Wednesday, June 19, 2013

Saying Good-bye

Last Friday I left the company that I have worked at for the last 10 years. It was a bittersweet good bye. It was time to leave, and I was offered a great opportunity. But the people...I had to leave the people. These were people who I laughed and danced with, people who wiped my tears and listened to my rants.

One of my co-workers who shall remain nameless (because he is a bit overly cautious of internet privacy), started pulling away from me the moment I told him I had given my notice. Then he virtually disappeared my last two days.

I asked him on Monday via Google messenger "what the heck?" He said he didn't like good-byes.

Aaawww - virtual hug sent.

Then he went on to say - "but in this day of social media we never really say good-bye"..then he gave me permission to use the tagline in a blog post. He is right.

I cried writing my good bye message to the franchisees with whom I had worked. I bit my lip many times so as not to get tears on my co-workers.  In the past few days I have continued to receive messages from them  - they are now my friends.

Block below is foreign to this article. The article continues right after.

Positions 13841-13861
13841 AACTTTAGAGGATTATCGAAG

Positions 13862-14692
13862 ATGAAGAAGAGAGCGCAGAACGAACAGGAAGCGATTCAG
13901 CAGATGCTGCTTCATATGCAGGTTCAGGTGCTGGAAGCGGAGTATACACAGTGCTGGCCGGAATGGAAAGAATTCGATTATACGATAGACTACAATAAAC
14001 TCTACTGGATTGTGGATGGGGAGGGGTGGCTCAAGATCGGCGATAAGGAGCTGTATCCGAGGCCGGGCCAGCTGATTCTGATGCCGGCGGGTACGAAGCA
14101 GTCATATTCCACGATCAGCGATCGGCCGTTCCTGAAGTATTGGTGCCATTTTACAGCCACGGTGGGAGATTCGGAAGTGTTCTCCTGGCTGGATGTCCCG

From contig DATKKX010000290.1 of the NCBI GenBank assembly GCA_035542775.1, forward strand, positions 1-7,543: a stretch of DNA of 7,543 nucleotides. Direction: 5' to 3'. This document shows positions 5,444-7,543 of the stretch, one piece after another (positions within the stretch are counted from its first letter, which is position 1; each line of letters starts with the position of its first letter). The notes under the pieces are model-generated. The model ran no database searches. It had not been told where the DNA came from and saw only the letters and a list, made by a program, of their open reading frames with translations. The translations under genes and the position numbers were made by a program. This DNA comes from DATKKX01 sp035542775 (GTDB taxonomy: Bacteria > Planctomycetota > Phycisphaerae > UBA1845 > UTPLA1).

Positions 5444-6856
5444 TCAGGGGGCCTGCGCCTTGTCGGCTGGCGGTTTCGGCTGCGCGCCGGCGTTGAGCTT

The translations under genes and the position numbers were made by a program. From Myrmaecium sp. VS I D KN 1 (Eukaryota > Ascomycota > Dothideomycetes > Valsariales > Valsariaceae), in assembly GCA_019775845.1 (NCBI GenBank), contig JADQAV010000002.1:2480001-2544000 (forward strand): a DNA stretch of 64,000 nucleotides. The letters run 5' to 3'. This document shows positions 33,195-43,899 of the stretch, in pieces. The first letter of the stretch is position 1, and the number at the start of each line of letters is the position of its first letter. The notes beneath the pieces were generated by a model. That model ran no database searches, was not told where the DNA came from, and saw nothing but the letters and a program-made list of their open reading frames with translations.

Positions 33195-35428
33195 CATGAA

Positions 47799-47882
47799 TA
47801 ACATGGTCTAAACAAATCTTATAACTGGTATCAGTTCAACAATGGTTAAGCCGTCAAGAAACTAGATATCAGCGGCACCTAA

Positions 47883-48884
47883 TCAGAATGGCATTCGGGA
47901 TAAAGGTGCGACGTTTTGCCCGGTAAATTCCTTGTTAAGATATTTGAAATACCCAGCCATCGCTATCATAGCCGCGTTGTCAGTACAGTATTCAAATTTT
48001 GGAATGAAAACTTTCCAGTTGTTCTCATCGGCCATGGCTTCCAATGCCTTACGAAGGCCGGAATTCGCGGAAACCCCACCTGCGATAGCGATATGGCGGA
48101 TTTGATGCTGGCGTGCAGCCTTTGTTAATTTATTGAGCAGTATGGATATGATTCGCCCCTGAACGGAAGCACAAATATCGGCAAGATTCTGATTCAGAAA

Tuesday, June 18, 2013

Lean In to the Tiara

I am currently reading Sheryl Sandberg’s book Lean In. It has been touted as a feminist manifesto. I don’t know about that, I think there are as many versions of feminism as there are women.  I agree with her basic premise that men and women are different and that women will never move forward until they take responsibility for their own success.

Sandberg mentions something at the end of chapter 4 that caught my eye.  Anyone who has read the book and knows me has probably been waiting for this blog post.  She mentions that women fall victim of “Tiara Syndrome”.  According to the book this phrase was coined by Carol Frohlinger and Deborah Kolb, founders of Negotiating Women, Inc. This syndrome is basically the “believing that good job performance will naturally lead to rewards.” “Women expect that if they keep doing their job well someone will notice them and place a tiara on their head.”

Sandberg says to not sit around waiting for power, because like the tiara it may never materialize.

I think Sheryl needs to come hang with me. Yes, women need to seek promotion and believe they deserve it…but if there isn’t recognition in your immediate future, not everyone is always in a position for upward mobility or a new opportunity..

 …put your own damn tiara on your head!


Sandberg, Sheryl (2013-03-11). Lean In: Women, Work, and the Will to Lead (p. 63). Knopf Doubleday Publishing Group. Kindle Edition.